Case study: Agile Leadership for UX

Boosting Collaboration with Effective Approaches to Asynchronous Sprint Planning

How I approached the Product Design Lead challenge with agile methods

When talking about a traditional agile sprint inside a digital product, ceremonies are followed and a timebox is set for the team to finish the tasks. The product design team may also follow sprint strategies, but not necessarily alongside the rest of the squad.

The UX journey has to happen during the concept of a product, two or three sprints ahead of the development team’s, still being sure everybody is aligned throughout the process.

My Strategy Process

Synchronizing the expectations

I worked closely with the product owner, development team, and other stakeholders to ensure that the product design aligns with the product vision, business goals, and technical constraints. I also presented, alongside my team, design concepts and prototypes to stakeholders to gather feedback and ensure that their needs are addressed.

Here I described how to improve
a production flow, involving the team

Tool of choice

Using Asana, I created design sprint boards to facilitate collaboration and streamline our team’s workflow. Rather than adopting the traditional approach, I took a unique perspective and developed a clear and intuitive journey that serves as a seamless bridge between the product owner/manager and the product designers:

  • Discovery: When researches and benchmarks were set;

  • Ideation: The design thinking methods, coming up with pain points, solutions and target analysis. User testing, interviews and all the initial methods are here;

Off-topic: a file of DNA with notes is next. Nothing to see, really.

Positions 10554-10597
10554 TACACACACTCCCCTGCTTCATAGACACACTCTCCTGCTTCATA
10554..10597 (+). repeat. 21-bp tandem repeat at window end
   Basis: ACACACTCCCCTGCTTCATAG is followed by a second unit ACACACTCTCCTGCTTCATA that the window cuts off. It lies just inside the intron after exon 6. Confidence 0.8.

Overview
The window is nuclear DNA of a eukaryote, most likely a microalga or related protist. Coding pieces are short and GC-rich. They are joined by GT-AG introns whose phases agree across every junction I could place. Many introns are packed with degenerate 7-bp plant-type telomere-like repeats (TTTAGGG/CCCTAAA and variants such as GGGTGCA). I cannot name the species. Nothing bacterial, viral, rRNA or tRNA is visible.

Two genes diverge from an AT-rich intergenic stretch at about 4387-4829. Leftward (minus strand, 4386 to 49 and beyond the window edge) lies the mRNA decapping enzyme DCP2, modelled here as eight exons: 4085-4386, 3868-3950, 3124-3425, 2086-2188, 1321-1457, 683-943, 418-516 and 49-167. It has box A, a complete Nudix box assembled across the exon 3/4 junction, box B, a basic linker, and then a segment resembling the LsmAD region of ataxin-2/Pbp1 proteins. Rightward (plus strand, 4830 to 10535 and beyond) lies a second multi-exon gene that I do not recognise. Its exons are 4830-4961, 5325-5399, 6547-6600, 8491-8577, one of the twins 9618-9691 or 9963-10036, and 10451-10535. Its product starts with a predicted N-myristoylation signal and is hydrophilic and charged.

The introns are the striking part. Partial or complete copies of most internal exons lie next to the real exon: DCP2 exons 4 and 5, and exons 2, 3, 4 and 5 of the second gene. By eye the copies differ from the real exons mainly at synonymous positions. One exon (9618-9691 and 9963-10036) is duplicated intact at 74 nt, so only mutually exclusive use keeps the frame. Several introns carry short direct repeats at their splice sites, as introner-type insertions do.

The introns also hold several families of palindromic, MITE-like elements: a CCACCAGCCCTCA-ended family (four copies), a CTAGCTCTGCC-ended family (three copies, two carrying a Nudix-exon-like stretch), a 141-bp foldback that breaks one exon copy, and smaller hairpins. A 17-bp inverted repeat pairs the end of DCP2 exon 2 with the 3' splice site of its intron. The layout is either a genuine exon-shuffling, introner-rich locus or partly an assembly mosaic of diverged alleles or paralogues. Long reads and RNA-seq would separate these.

• User journey: Studying the user’s mental model and aligning it with the business expectations;

  • Information architecture: Organizing all the elements needed for the product to be prototyped. This moment is when the Object Oriented UX processes can be applied;

  • Prototyping: Beginning of the prototyping-validation loop, from low to high-fidelity;

  • Validation: As the process goes by, more people are involved when validating a prototype, from stakeholders to developers, being sure everything is aligned strategically and technically;

  • Delivery: When the journey is ready to be delivered to the technical team to develop the product.


Does it end there?

Absolutely not. After delivering a product, a new journey has to be considered. What are the new pain points from the users who are going to first test that product? How can it be continuously improved? What are the new technologies, methods, processes and analysis that can be considered in a new feature or new project?

As a lead, all those questions have to be kept in a backlog, looking at all the delivered tasks, while helping the team also improving themselves as well, being sure nothing is being overlooked.

Thank you for reading my case study!

Want to work with me? Feel free to contact me!